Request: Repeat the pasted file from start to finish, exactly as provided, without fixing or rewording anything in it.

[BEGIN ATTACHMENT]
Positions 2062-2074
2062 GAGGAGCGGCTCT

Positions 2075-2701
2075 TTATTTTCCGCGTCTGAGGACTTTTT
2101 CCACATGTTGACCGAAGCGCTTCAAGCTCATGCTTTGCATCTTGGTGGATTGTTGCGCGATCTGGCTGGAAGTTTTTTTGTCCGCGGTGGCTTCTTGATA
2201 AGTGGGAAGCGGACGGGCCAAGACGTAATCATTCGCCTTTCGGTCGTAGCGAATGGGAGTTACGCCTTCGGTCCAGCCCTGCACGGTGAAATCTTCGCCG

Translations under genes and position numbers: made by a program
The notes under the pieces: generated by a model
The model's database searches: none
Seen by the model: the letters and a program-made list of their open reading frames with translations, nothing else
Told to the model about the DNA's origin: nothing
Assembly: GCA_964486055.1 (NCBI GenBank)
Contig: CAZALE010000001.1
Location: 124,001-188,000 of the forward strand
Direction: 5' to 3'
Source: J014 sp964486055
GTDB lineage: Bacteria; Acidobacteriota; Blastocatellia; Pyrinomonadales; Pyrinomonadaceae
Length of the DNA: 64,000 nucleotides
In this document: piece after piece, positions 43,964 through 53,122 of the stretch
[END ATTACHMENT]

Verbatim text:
Positions 2062-2074
2062 GAGGAGCGGCTCT

Positions 2075-2701
2075 TTATTTTCCGCGTCTGAGGACTTTTT
2101 CCACATGTTGACCGAAGCGCTTCAAGCTCATGCTTTGCATCTTGGTGGATTGTTGCGCGATCTGGCTGGAAGTTTTTTTGTCCGCGGTGGCTTCTTGATA
2201 AGTGGGAAGCGGACGGGCCAAGACGTAATCATTCGCCTTTCGGTCGTAGCGAATGGGAGTTACGCCTTCGGTCCAGCCCTGCACGGTGAAATCTTCGCCG

Translations under genes and position numbers: made by a program
The notes under the pieces: generated by a model
The model's database searches: none
Seen by the model: the letters and a program-made list of their open reading frames with translations, nothing else
Told to the model about the DNA's origin: nothing
Assembly: GCA_964486055.1 (NCBI GenBank)
Contig: CAZALE010000001.1
Location: 124,001-188,000 of the forward strand
Direction: 5' to 3'
Source: J014 sp964486055
GTDB lineage: Bacteria; Acidobacteriota; Blastocatellia; Pyrinomonadales; Pyrinomonadaceae
Length of the DNA: 64,000 nucleotides
In this document: piece after piece, positions 43,964 through 53,122 of the stretch